Erin’s journey towards human rights: 6 years on Accessible Leadership

Erin Gough

After participating in the inaugural 2011 Be. Leadership Programme, a young 19-year-old Erin Gough found the confidence boost she needed to become more involved in the sector.

"Before I wasn’t too involved in the disability sector or community in general. It gave me the confidence to become more involved and I guess that might have encouraged some interest in the advocacy stuff that I might not have had before".

This advocacy work refers to her role as a Human Rights Advisor at the Human Rights Commission, focusing on disability issues. This work involves policy, advocacy and human rights work in spaces such as education, historic abuse of disabled people, inclusion, housing and transport.

While it has been six years since Erin completed the programme, she says the learnings and networks she gained during that year helped her in the community based roles she undertook following the programme.

"What I learnt and some of the networks that I gained were helpful. All the things around the principles of leadership, different types of leadership and some of the facilitating skills would have contributed to some of the work I did prior to gaining this role [at the Human Rights Commission".

"I still have some very good friends from the programme and I talk to them quite a lot and utilize them as mentors. They work quite extensively in the public sector so that has been quite helpful starting my career"

Erin believes access is an important movement and she is interested in the work Be is doing to make that happen.

"Disabled people are a large population and we all have a right to access our environment and community without barriers. Being able to get around is integral to someone's wellbeing. We have money to spend and we have capital to use so from a business perspective it makes sense to be accessible".

In terms of leadership however, she says there are always different leadership styles that can influence change to happen, and each style has a part to play.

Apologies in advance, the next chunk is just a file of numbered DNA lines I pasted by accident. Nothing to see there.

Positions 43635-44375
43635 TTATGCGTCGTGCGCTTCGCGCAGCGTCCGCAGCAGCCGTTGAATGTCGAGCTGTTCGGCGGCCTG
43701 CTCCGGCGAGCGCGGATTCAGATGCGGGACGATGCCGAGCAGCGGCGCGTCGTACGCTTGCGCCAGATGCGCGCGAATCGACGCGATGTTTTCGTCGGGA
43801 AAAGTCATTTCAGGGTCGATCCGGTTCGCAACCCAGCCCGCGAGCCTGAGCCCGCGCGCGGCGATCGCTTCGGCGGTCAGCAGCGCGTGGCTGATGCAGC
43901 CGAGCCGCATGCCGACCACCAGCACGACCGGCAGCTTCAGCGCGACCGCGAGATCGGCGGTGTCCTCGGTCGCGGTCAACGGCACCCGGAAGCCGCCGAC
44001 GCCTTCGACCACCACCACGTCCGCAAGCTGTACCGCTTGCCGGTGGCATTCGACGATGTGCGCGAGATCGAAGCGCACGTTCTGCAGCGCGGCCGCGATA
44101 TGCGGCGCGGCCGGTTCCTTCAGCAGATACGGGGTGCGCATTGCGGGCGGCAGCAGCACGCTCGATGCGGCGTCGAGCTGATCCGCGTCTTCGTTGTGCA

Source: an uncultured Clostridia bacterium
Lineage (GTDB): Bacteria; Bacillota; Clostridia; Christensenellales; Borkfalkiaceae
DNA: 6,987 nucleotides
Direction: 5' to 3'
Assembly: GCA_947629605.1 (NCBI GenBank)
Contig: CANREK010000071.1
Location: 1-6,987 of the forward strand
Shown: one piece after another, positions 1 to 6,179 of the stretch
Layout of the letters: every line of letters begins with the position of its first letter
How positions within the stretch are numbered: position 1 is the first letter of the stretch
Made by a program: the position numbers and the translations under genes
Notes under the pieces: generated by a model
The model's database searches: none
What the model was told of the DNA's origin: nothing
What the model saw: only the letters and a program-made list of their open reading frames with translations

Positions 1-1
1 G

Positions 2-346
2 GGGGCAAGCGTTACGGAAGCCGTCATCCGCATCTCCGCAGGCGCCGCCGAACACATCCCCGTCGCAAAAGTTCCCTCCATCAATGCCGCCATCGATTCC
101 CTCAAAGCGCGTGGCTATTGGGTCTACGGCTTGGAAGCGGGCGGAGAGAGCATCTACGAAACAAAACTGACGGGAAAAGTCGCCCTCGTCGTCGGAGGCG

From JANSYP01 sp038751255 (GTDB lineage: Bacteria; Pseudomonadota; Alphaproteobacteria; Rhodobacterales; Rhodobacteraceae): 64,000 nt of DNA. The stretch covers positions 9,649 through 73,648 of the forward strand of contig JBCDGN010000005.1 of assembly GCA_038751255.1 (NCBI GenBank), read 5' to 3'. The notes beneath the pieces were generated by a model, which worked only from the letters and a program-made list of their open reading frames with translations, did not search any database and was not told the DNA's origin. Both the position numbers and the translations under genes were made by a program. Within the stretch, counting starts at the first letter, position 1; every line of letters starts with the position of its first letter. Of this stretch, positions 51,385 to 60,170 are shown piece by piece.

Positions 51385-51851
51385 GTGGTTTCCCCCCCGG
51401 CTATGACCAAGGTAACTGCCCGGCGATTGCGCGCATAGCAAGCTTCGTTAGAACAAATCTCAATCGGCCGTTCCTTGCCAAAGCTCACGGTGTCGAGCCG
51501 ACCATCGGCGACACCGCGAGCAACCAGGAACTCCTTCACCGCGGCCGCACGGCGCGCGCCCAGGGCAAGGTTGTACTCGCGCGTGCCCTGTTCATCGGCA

"In my own role, the way that I would see leadership influencing that would be through the advocacy that we do and the policy analysis that we undertake and building up stakeholder relationships with the decision makers that lead to change"

"One of the frustrations is that it does take a while to make small changes but part of being a leader is being patient and trying different approaches to try and make that happen".

The next step, she says, is to encourage other young people to take up leadership positions and not be afraid just because they’re young.

"I would encourage people that are young to not be afraid to lead and to not be afraid to take up some of these leadership roles. As young people we have a unique perspective to bring and because we have grown up with all this technology and we use social media so much that we do have channels and power to make change that haven’t always been there"

"I think there is a tendency to think that because you're young you don’t have enough experience that you can‘t make a difference. Or that people that are older will know better than you and I don’t think that is necessarily true".

Erin travelled to the United Nations in New York to attend the Conference of States Parties to the Conventions of Rights of Persons with Disabilities in June 2017. She wrote about her thoughts on attending and even made a video about her experiences navigating airplane travel and the Big Apple in a wheelchair.